Opinion | The Bipartisanship Trap

A group of Republican senators has offered up a meager Covid relief plan that is deeply unserious.

By Jamelle Bouie

Opinion Columnist

In his Inaugural Address, President Biden called for unity, for good faith debate and negotiation over real issues, for both sides of the political spectrum to come together as much as possible to tackle the nation’s challenges.

A group of Republicans say they want to play ball. But from the look of their proposal for Covid relief, it doesn’t look like they’re all that serious.

On Sunday, 10 Senate Republicans announced their interest in a bipartisan Covid relief bill with a letter to the White House: “In the spirit of bipartisanship and unity, we have developed a Covid-19 relief framework that builds on prior Covid assistance laws, all of which passed with bipartisan support. Our proposal reflects many of your stated priorities, and with your support, we believe that this plan could be approved quickly by Congress with bipartisan support.”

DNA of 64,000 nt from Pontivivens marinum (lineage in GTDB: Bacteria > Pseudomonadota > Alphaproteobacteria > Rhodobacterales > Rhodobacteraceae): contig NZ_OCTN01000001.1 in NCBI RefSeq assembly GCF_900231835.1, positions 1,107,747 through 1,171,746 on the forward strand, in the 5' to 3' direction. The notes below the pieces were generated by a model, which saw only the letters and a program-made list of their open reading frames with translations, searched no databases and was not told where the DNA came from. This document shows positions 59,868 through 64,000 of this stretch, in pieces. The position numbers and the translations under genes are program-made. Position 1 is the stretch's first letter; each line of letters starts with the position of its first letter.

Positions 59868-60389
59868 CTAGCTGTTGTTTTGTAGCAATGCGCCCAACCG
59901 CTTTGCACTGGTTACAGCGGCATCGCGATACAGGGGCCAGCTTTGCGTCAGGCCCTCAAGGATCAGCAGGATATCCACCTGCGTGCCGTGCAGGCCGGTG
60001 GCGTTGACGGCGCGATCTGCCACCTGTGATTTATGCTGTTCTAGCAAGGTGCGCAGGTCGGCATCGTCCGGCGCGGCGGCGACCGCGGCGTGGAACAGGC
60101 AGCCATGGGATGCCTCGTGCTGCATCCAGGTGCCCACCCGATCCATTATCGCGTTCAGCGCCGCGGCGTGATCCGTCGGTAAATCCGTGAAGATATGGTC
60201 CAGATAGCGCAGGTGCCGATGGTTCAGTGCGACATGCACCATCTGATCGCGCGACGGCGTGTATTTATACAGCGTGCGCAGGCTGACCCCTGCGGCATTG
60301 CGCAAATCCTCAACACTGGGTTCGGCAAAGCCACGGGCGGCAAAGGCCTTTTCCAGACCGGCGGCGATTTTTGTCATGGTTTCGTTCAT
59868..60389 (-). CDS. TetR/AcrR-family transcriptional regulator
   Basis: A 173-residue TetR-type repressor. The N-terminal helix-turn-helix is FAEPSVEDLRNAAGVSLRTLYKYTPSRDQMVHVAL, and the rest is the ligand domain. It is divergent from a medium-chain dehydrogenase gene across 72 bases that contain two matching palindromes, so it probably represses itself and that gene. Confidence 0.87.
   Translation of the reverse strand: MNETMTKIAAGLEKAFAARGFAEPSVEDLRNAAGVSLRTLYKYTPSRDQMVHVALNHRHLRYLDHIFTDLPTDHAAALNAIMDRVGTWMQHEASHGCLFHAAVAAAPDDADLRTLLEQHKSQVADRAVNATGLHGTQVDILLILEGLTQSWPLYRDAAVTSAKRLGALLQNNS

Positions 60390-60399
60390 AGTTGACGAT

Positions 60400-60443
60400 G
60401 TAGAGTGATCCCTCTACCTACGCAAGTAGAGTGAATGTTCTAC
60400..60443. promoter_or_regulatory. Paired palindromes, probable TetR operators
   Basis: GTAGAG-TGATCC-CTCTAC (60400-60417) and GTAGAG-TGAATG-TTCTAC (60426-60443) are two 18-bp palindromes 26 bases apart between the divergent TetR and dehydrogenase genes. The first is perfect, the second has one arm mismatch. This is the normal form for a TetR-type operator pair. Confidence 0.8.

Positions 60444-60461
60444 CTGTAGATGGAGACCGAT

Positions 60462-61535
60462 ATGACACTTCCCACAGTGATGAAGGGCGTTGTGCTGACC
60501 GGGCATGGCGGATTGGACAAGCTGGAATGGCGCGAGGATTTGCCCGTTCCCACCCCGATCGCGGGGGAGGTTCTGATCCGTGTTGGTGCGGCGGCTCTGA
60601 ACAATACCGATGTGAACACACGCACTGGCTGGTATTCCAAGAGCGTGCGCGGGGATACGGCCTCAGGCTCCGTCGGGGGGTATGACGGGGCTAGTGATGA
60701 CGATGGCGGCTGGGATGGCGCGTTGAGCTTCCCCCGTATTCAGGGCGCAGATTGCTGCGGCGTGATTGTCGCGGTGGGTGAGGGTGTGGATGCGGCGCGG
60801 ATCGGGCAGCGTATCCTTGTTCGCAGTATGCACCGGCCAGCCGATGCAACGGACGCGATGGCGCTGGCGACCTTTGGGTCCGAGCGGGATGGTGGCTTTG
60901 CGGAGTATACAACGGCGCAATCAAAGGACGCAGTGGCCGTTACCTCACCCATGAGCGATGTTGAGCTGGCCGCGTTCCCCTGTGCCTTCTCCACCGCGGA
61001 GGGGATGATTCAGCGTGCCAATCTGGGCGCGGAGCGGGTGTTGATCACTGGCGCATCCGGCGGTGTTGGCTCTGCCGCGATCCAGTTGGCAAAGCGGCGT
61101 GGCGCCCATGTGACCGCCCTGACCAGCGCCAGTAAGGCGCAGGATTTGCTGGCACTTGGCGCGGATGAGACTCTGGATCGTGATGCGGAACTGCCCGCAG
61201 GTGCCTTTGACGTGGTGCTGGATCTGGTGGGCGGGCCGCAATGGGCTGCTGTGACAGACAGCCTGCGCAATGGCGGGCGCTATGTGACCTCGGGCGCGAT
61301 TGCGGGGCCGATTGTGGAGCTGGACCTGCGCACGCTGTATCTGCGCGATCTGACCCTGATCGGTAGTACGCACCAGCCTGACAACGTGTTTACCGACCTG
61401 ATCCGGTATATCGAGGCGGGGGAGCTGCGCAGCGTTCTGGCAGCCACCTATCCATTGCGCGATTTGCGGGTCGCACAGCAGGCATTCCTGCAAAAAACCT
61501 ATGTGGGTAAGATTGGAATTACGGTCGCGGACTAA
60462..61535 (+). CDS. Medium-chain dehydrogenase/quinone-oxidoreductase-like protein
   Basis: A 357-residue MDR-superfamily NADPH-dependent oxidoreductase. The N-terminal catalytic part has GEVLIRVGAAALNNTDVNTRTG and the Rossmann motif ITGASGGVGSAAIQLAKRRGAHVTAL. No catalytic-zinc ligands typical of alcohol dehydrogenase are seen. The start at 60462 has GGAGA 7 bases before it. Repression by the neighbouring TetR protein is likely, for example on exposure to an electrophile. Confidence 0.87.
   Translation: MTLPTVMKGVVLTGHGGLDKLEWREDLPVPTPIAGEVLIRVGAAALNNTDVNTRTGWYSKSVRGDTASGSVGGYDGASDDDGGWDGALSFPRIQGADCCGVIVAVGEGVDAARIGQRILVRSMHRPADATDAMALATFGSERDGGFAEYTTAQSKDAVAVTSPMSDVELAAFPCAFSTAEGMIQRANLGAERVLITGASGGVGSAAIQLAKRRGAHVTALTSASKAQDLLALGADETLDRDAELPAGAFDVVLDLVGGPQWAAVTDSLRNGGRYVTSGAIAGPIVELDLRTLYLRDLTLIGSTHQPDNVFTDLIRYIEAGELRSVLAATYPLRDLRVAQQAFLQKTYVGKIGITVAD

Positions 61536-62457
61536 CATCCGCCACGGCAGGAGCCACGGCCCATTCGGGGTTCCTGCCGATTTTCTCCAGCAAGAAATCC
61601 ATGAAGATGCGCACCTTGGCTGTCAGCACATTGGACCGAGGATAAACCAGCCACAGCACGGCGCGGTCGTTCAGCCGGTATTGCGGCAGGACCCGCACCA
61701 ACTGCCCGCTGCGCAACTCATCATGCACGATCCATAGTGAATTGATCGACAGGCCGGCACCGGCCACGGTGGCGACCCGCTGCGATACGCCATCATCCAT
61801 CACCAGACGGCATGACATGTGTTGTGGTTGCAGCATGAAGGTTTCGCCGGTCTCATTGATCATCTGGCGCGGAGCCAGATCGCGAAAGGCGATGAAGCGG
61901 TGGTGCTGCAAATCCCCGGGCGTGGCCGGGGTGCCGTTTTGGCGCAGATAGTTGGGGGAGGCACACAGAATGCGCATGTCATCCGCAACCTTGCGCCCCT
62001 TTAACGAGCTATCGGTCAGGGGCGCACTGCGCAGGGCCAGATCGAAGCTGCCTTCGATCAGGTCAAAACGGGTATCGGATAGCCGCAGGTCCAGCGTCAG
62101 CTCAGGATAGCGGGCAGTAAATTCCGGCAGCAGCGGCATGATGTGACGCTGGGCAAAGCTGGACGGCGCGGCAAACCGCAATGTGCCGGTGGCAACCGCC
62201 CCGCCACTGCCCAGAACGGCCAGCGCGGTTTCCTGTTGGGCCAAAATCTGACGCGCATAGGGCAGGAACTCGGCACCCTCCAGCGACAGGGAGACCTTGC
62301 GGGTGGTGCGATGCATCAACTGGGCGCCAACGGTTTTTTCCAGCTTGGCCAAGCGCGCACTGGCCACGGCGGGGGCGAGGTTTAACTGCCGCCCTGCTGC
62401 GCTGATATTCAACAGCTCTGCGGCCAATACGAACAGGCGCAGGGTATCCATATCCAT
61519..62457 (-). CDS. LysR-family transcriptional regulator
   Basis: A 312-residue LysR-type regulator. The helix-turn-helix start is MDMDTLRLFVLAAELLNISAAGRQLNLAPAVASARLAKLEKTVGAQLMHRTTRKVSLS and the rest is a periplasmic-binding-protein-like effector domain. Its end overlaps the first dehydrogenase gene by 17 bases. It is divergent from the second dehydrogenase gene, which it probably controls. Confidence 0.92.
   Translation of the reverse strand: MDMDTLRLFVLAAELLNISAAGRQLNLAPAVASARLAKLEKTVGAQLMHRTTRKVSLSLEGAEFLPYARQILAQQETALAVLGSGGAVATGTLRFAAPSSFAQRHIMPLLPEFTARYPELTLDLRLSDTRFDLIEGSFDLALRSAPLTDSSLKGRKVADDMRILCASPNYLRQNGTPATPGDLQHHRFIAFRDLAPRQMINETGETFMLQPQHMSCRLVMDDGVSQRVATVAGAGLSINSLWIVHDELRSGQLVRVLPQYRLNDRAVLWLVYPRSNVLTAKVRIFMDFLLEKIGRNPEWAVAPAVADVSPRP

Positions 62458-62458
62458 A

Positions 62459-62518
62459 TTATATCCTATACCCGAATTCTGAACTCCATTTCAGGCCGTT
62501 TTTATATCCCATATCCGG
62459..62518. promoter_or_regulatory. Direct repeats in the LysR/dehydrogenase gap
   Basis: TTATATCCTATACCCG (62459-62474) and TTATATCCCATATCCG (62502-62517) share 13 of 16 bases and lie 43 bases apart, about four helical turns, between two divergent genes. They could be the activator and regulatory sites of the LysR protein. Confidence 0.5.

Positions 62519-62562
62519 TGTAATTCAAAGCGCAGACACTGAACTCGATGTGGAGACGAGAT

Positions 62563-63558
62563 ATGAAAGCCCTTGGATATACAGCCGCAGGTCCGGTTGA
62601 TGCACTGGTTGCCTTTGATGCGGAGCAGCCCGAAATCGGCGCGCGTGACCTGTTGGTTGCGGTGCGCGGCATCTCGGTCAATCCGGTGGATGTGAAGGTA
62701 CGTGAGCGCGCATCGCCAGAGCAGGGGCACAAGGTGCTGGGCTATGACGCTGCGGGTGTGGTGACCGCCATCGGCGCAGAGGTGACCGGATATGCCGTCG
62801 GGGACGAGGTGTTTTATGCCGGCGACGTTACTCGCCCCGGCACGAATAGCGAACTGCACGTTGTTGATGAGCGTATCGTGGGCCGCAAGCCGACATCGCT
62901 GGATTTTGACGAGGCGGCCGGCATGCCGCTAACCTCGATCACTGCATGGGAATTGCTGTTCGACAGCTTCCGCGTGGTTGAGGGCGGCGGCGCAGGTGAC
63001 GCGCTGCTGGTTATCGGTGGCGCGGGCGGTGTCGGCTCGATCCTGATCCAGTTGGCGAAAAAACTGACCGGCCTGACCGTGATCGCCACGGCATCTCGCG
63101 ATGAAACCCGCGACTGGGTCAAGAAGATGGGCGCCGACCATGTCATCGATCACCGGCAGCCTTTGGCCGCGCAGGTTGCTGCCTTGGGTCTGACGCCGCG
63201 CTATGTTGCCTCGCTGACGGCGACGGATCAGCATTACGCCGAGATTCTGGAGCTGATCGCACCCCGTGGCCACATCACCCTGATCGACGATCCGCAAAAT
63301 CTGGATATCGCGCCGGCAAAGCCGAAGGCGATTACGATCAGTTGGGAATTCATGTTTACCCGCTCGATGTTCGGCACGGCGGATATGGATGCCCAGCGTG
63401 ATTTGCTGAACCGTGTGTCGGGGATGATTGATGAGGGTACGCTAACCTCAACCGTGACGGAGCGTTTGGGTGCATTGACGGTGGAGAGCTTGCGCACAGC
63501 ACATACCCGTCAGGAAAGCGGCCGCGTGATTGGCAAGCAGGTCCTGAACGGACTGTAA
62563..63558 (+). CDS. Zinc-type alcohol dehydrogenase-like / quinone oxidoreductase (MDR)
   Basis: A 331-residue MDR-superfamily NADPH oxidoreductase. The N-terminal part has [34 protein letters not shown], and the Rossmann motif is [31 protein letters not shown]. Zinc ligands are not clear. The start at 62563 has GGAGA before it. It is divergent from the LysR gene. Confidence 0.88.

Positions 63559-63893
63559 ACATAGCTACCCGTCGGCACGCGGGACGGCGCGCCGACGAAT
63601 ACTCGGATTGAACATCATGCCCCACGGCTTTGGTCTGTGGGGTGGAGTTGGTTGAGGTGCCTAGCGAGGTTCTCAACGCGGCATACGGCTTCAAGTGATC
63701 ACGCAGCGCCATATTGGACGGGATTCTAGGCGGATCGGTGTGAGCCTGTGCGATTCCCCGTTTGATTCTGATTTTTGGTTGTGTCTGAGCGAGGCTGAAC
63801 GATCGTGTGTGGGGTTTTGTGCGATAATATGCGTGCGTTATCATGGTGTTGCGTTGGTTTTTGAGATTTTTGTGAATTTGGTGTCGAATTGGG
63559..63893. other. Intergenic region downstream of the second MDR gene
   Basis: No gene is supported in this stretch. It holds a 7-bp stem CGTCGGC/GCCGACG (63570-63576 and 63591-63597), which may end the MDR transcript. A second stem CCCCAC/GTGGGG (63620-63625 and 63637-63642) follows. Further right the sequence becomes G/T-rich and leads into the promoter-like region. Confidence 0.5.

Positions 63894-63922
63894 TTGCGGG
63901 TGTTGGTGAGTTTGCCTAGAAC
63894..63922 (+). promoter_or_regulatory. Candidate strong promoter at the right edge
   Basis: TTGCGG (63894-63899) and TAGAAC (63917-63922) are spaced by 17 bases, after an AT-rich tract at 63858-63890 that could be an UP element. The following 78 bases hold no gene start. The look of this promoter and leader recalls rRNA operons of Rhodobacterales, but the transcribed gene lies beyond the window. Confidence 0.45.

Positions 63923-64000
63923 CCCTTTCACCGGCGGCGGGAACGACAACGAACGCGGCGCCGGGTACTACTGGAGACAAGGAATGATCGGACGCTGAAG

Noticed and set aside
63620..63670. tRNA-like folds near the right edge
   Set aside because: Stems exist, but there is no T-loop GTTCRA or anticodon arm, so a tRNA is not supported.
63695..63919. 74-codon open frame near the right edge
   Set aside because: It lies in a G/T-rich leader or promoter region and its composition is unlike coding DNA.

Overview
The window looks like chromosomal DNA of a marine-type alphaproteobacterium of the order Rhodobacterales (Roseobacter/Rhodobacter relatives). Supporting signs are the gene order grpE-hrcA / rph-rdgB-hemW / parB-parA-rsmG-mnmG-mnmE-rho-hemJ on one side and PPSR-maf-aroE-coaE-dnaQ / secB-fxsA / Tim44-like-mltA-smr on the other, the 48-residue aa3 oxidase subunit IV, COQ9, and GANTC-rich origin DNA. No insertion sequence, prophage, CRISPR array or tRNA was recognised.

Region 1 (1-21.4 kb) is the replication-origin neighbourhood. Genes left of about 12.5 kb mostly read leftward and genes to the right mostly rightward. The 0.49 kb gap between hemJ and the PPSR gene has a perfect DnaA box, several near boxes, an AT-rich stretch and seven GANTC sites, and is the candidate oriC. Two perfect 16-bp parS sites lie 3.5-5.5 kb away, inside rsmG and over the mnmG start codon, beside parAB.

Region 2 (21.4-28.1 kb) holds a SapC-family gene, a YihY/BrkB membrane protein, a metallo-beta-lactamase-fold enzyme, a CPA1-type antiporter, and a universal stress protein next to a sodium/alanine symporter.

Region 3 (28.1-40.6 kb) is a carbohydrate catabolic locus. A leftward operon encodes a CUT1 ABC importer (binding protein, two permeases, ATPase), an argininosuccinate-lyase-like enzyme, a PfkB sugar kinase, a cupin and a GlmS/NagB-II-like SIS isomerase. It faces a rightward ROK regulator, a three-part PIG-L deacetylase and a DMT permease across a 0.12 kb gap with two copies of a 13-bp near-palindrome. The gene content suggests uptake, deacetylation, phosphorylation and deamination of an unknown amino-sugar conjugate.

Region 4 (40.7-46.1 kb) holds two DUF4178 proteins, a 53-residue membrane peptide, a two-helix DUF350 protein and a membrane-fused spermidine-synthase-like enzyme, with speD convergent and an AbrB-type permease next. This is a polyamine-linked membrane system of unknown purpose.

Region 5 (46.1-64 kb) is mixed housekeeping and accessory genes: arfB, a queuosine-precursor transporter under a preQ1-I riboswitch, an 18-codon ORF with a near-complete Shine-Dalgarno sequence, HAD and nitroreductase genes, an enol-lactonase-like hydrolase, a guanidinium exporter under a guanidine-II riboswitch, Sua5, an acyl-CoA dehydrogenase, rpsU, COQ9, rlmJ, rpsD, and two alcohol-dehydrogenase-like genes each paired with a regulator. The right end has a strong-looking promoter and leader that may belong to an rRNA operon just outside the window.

The letter goes on: “We recognize your calls for unity and want to work in good faith with your Administration to meet the health, economic, and societal challenges of the Covid crisis.”

On Monday, with this commitment in hand, these same Republicans released the details of their proposal before visiting the White House to discuss it with Biden. In exchange for their support, they would agree to a $618 billion Covid relief plan, less than one-third the size of Biden’s $1.9 trillion package.

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